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11. Decide on sleeping arrangements

It is incredible that some parents allow their kids to sleep with the family pet. This can lead to enormous problems down the road, not least with hygiene and behavior. Obviously, the dog must have his own bed, preferably in its own private area.

If parents are committed to living together in harmony with a dog, they will need to dedicate time and effort to make sure that the experience is a happy one for the whole family.

Let us know how your kids and dogs get along together in the comments and how you prevented any problems from developing.

Featured photo credit: Jules and the boys/Kristopher Volkman via flickr.com

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Robert Locke

Author of Ziger the Tiger Stories, a health enthusiast specializing in relationships, life improvement and mental health.

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Last Updated on February 15, 2019

Why Is Goal Setting Important to a Truly Fulfilling Life?

Why Is Goal Setting Important to a Truly Fulfilling Life?

In Personal Development-speak, we are always talking about goals, outcomes, success, desires and dreams. In other words, all the stuff we want to do, achieve and create in our world.

And while it’s important for us to know what we want to achieve (our goal), it’s also important for us to understand why we want to achieve it; the reason behind the goal or some would say, our real goal.

Why is goal setting important?

1. Your needs and desire will be fulfilled.

Sometimes when we explore our “why”, (why we want to achieve a certain thing) we realize that our “what” (our goal) might not actually deliver us the thing (feeling, emotion, internal state) we’re really seeking.

For example, the person who has a goal to lose weight in the belief that weight loss will bring them happiness, security, fulfillment, attention, popularity and the partner of their dreams. In this instance, their “what” is weight-loss and their “why” is happiness (etc.) and a partner.

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Six months later, they have lost the weight (achieved their goal) but as is often the case, they’re not happier, not more secure, not more confident, not more fulfilled and in keeping with their miserable state, they have failed to attract their dream partner.

After all, who wants to be with someone who’s miserable? They achieved their practical goal but still failed to have their needs met.

So they set a goal to lose another ten pounds. And then another. And maybe just ten more. With the destructive and erroneous belief that if they can get thin enough, they’ll find their own personal nirvana. And we all know how that story ends.

2. You’ll find out what truly motivates you

The important thing in the process of constructing our best life is not necessarily what goals we set (what we think we want) but what motivates us towards those goals (what we really want).

The sooner we begin to explore, identify and understand what motivates us towards certain achievements, acquisitions or outcomes (that is, we begin moving towards greater consciousness and self awareness), the sooner we will make better decisions for our life, set more intelligent (and dare I say, enlightened) goals and experience more fulfilment and less frustration.

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We all know people who have achieved what they set out to, only to end up in the same place or worse (emotionally, psychologically, sociologically) because what they were chasing wasn’t really what they were needing.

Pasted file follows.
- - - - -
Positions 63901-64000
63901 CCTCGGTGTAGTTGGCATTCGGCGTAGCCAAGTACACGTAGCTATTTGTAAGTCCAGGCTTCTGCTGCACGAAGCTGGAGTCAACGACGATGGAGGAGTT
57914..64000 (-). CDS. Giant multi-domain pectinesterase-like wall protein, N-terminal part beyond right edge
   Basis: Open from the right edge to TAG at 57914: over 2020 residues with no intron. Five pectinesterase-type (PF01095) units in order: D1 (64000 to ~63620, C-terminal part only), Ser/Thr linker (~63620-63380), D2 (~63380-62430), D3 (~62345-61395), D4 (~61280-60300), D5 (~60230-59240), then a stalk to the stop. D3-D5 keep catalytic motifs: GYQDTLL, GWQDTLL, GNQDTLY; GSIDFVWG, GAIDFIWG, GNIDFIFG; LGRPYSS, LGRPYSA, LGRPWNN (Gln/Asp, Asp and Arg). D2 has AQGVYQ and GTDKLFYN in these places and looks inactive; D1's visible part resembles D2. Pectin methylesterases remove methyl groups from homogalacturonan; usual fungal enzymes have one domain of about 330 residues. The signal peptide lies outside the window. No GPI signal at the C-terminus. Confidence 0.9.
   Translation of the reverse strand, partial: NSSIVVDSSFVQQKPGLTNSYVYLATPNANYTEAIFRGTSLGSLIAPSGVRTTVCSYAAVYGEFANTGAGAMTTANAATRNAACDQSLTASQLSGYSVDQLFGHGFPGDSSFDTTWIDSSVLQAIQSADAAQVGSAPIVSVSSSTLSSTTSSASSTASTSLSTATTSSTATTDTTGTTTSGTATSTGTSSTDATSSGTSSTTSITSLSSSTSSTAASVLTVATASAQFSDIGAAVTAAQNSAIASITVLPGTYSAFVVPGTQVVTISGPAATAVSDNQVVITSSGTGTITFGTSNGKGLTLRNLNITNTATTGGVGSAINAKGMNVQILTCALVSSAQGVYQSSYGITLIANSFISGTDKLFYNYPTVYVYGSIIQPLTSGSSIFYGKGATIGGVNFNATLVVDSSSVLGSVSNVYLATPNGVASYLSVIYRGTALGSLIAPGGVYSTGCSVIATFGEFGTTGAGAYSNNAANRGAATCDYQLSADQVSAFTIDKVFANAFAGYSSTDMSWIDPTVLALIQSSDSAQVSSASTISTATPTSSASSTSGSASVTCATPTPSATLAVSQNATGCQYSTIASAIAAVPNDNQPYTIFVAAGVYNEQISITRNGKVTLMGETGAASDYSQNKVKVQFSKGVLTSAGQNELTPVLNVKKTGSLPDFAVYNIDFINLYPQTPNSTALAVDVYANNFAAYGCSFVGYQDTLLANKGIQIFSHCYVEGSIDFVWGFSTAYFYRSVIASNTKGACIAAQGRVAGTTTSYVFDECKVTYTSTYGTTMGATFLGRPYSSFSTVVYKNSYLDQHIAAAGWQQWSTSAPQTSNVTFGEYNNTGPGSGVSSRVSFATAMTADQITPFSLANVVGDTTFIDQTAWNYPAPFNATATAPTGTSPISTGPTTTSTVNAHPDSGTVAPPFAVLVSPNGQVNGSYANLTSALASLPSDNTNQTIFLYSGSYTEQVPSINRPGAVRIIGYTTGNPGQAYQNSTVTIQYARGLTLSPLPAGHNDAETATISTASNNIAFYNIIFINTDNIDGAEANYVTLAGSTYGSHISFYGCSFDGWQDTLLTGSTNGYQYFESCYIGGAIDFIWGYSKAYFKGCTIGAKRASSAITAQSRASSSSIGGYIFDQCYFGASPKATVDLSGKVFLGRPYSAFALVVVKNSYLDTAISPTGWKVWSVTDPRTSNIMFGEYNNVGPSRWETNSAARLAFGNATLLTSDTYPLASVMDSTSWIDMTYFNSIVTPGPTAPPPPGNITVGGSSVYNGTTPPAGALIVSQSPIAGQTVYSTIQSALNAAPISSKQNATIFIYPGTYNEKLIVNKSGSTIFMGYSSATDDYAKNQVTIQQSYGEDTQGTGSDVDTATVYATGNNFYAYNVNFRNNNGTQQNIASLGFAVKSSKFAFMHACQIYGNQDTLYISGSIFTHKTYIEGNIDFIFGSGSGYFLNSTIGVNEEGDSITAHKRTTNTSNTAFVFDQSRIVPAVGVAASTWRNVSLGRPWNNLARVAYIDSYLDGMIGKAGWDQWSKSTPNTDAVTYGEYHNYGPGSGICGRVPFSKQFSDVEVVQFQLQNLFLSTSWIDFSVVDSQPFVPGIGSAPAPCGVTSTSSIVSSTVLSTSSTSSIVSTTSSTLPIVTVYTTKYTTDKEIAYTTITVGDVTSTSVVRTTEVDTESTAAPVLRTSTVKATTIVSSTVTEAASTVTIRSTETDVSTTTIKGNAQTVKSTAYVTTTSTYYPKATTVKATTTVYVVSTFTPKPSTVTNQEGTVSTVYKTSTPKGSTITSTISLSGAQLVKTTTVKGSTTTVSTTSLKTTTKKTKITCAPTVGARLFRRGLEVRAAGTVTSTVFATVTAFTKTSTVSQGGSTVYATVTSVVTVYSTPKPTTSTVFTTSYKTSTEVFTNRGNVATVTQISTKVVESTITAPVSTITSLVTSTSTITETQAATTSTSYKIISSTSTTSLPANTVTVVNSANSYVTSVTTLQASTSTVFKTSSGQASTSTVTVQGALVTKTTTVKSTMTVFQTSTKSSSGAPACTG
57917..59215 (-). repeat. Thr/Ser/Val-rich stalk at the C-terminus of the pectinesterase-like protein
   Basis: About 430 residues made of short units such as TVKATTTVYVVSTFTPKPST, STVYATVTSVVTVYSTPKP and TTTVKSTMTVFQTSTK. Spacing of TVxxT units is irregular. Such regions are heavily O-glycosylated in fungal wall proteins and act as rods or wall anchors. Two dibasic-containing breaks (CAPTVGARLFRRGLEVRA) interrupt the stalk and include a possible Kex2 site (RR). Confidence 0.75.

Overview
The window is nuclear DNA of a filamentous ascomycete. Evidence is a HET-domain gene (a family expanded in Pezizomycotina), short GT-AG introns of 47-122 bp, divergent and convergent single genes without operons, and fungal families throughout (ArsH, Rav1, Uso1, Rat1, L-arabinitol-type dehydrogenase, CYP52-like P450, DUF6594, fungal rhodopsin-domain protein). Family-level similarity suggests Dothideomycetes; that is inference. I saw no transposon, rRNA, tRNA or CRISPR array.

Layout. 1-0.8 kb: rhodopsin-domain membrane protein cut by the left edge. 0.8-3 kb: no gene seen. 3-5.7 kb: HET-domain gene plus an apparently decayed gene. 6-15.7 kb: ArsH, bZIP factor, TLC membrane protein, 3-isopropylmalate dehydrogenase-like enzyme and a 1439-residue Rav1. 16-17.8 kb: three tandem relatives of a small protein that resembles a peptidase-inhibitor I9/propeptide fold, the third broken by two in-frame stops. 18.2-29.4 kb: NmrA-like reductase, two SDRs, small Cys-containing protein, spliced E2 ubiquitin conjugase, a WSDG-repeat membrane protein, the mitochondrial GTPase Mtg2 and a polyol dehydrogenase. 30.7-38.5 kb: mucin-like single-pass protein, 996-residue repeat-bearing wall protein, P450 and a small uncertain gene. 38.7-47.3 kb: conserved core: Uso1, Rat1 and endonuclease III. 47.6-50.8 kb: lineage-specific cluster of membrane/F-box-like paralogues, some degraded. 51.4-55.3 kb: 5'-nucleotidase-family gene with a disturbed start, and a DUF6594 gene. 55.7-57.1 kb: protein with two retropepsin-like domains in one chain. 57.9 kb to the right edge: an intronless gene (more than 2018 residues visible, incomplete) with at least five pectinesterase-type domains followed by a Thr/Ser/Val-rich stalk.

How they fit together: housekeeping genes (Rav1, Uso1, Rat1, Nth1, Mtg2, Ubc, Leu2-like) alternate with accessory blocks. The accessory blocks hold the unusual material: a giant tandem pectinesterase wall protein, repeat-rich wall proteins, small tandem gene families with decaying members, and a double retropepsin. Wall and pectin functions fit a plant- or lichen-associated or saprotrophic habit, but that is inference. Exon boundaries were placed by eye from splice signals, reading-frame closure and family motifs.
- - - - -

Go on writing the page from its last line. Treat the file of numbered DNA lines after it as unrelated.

What we think we want will rarely provide us with what we actually need.

3. Your state of mind will be a lot healthier

We all set specific goals to achieve/acquire certain things (a job, a car, a partner, a better body, a bank balance, a title, a victory) because at some level, most of us believe (consciously or not) that the achievement of those goals will bring us what we really seek; joy, fulfilment, happiness, safety, peace, recognition, love, acceptance, respect, connection.

Of course, setting practical, material and financial goals is an intelligent thing to do considering the world we live in and how that world works.

But setting goals with an expectation that the achievement of certain things in our external, physical world will automatically create an internal state of peace, contentment, joy and total happiness is an unhealthy and unrealistic mindset to inhabit.

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What you truly want and need

Sometimes we need to look beyond the obvious (superficial) goals to discover and secure what we really want.

Sadly, we live in a collective mindset which teaches that the prettiest and the wealthiest are the most successful.

Some self-help frauds even teach this message. If you’re rich or pretty, you’re happy. If you’re both, you’re very happy. Pretty isn’t what we really want; it’s what we believe pretty will bring us. Same goes with money.

When we cut through the hype, the jargon and the self-help mumbo jumbo, we all have the same basic goals, desires and needs:

Joy, fulfilment, happiness, safety, peace, recognition, love, acceptance, respect, connection.

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Nobody needs a mansion or a sport’s car but we all need love.

Nobody needs massive pecs, six percent body-fat, a face lift or bigger breasts but we all need connection, acceptance and understanding.

Nobody needs to be famous but we all need peace, calm, balance and happiness.

The problem is, we live in a culture which teaches that one equals the other. If only we lived in a culture which taught that real success is far more about what’s happening in our internal environment, than our external one.

It’s a commonly-held belief that we’re all very different and we all have different goals — whether short term or long term goals. But in many ways we’re not, and we don’t; we all want essentially the same things.

Now all you have to do is see past the fraud and deception and find the right path.

Featured photo credit: Unsplash via unsplash.com